Are You Aging Well Spiritually?
It seems like yesterday I was driving around town in my blue Mazda GLC jetting from one YMCA to another. For a twentysomething who majored in gerontology and exercise physiology in college, the job was a perfect fit. I got to hang out with really cool older adults and challenge them toward wellness. We called the program Prime Time 55+. Whether backpacking in the Catskills, camping on Catalina Island, or participating in routine YMCA fitness classes, these older adults realized life did not have to plateau when they reached a certain age.
Since those days, I’ve tacked on an additional twenty years in full-time ministry. And I’ve discovered that each of us, no matter how old, has options on how we age—spiritually speaking. Whether fifteen, twenty-five, fifty, or beyond, each of us is aging at this very moment. The question is, Are we aging well spiritually?
Over the years I’ve observed some pitfalls that hinder us. These serve as warnings to stay fresh and age well.
As we age, we become aware of more things to fear: dying, losing a child, losing a parent, being single, infertility, cancer, another 9/11. Gradually we lose the freedom and simple wonder that we had as children. We see the atrocities that life brings. Over time, if not attuned to what Scripture tells us about fear, we can unknowingly live with a fearful heart. As we look at reality, we must cling to God’s commands in Scripture that tell us, "Do not fear for I am with you" (Isa. 41:10). If God is with us, why are we living in fear? To age well we must give our fears to the Lord and remember that He is Immanuel, God with us.
By the time a person reaches the mid-forties, he or she has probably experienced hurt such as betrayal, slander, or gossip by other believers. When pain occurs in relationships, our natural tendency is to pull away. God’s Word commands us to "see to it that no one misses the grace of God and that no bitter root grows up to cause trouble and defile many" (Heb. 12:15). Bitter roots can grow like uncontrollable weeds in our hearts and affect our relationships. But we musn’t let them. We must practice forgiveness and love others well, pouring ourselves into the next generation.
The West today might define "aging gracefully" as maintaining physical beauty, staying self-sufficient, and being physically active and healthy. Is that possible? Not really. Wrinkles are inevitable, no matter how hard we try to hide them. We can’t count on perfect health. We will age.
The body is a beautiful gift from the Lord, no matter what shape it is in. As we age, we find we are unable to do what we once did. Yet we can encourage, pray for, and support those around us who find their bodies declining. When we face our own physical issues, we must "not lose heart. Though outwardly we are wasting away, yet inwardly we are being renewed day by day" (2 Cor. 4:16).
Often as people age, they develop a "been there, done that" mentality that can lead to apathy. Their status on Facebook could read "status quo." As we age, we can grow weary of so many things and even find our weariness acceptable. God’s Word warns us to "Consider [Jesus], who endured such opposition from sinful men, so that you will not grow weary and lose heart" (Heb. 12:3). God knew we would need such an admonition to live life to completion. He knows our tendency to lose heart when troubles come. So don’t give in to weariness. Stay fully alive.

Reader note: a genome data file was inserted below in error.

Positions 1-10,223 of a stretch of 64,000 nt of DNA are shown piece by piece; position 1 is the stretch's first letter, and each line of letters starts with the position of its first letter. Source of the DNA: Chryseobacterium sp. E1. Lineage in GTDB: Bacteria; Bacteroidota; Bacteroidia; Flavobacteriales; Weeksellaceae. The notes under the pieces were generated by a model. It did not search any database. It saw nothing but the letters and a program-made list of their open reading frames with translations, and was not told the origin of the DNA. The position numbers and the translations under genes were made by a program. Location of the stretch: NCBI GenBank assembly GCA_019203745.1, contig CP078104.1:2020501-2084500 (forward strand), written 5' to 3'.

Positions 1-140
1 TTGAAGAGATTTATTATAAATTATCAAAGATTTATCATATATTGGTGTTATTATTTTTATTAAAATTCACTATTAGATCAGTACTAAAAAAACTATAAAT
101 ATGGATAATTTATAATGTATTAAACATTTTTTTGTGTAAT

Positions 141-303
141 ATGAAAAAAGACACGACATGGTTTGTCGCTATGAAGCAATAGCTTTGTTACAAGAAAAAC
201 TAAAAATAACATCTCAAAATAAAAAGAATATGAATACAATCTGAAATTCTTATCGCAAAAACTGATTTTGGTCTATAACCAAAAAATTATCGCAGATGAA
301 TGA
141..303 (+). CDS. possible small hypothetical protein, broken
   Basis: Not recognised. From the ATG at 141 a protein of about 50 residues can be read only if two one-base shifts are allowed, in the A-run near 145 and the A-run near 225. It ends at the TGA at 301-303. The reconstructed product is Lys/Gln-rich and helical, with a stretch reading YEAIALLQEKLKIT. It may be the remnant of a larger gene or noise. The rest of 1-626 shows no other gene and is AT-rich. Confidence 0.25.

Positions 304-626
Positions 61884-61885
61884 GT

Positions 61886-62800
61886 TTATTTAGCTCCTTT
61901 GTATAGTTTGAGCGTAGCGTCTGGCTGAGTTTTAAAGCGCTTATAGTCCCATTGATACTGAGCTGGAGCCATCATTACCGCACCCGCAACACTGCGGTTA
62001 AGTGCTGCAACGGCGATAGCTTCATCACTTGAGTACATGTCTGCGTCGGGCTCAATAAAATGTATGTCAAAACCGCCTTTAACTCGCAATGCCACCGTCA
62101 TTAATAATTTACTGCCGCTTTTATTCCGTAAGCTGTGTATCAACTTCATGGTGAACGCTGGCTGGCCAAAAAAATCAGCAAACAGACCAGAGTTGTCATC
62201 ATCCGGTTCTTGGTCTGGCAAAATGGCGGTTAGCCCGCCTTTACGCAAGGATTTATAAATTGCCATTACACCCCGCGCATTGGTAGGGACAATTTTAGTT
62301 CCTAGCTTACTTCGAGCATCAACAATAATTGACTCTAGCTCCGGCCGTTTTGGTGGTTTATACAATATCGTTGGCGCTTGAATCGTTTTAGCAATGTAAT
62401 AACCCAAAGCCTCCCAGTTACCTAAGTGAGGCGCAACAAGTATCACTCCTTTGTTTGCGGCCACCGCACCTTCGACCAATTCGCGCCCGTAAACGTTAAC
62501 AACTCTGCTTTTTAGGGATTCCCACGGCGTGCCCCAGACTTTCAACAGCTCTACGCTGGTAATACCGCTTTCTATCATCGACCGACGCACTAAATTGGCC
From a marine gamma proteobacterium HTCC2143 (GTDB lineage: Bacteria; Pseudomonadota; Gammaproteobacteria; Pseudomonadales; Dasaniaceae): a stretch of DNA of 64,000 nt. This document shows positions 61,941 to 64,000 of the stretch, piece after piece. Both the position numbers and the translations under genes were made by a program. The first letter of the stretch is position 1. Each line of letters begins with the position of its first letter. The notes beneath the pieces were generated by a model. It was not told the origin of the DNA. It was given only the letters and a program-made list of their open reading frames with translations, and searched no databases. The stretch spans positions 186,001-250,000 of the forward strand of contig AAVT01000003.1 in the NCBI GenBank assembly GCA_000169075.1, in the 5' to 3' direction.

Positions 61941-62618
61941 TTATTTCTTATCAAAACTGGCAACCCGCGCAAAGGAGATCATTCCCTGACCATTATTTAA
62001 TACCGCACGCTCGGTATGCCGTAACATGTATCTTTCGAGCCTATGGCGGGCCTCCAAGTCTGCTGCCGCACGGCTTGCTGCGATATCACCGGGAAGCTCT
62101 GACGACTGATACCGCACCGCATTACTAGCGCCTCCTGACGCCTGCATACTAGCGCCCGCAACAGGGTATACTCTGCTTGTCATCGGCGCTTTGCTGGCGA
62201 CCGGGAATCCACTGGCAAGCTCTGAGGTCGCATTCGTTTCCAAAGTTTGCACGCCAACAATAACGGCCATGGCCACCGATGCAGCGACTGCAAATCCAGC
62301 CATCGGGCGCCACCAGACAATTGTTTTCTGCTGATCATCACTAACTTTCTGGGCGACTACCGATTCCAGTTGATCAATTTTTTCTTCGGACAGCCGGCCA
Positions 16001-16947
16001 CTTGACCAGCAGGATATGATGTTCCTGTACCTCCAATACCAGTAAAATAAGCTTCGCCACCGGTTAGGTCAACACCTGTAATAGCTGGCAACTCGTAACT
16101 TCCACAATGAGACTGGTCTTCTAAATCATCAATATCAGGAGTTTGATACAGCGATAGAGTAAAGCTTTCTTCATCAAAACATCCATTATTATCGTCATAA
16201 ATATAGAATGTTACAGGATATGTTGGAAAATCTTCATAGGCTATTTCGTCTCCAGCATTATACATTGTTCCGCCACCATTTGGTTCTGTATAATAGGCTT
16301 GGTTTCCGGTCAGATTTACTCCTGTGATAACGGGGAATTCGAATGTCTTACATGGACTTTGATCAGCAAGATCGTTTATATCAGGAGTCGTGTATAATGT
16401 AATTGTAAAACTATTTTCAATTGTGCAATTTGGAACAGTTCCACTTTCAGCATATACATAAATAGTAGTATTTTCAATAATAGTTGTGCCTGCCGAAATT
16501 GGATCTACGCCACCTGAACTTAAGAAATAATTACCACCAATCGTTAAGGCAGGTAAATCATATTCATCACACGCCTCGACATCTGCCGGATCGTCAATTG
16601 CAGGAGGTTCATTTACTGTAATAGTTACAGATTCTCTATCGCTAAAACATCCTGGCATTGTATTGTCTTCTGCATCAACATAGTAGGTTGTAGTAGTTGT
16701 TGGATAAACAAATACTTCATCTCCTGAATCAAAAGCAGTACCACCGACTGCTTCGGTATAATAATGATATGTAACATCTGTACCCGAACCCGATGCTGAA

When was the last time you complained or grumbled? Yet Philippians 2:14 tells us, "Do everything without complaining or arguing." Is it possible not to complain or grumble?
While living in Chicago, I observed that we Chicagoans had a problem with complaining about the weather. I thought it was "a Midwest thing" until I moved back to sultry Texas and once again heard the same fussing, only at a different time of year. I realized that with help from the Holy Spirit, I didn’t have to succumb to such a complaining spirit. Through the power of the Spirit, we can be free of complaining and grumbling about anything.
Too many older people become so negative that their faces look like their spirits. They’re unpleasant to be around. Over time, life will hand out plenty of challenges that could lead to a complaining spirit. But how will we respond when challenges come our way? What crummy attitudes have gotten the best of us as we have grown older? We can find out by checking in with a spouse or close friend.
What kind of person do you want to be when you are older? I’ll never forget Florence Travis. She celebrated her one-hundredth birthday and radiated Christ at the nursing home where I worked. One day, before I left the job, she handed me a card with these words on it, "Draw near to God and He will draw near to you" (James 4:8, NASB). That card became my marching orders for years to come. I’ll never forget Florence’s words. I’ll never forget Florence. I want to be like Florence when I’m her age: spiritually alive. It is possible!
class="author">Nancy Barton Abbott (MACE, 1990) has served in California, Illinois, and Texas churches for the past twenty years. She currently works serves as a speaker to single women with Intimate Issues conferences.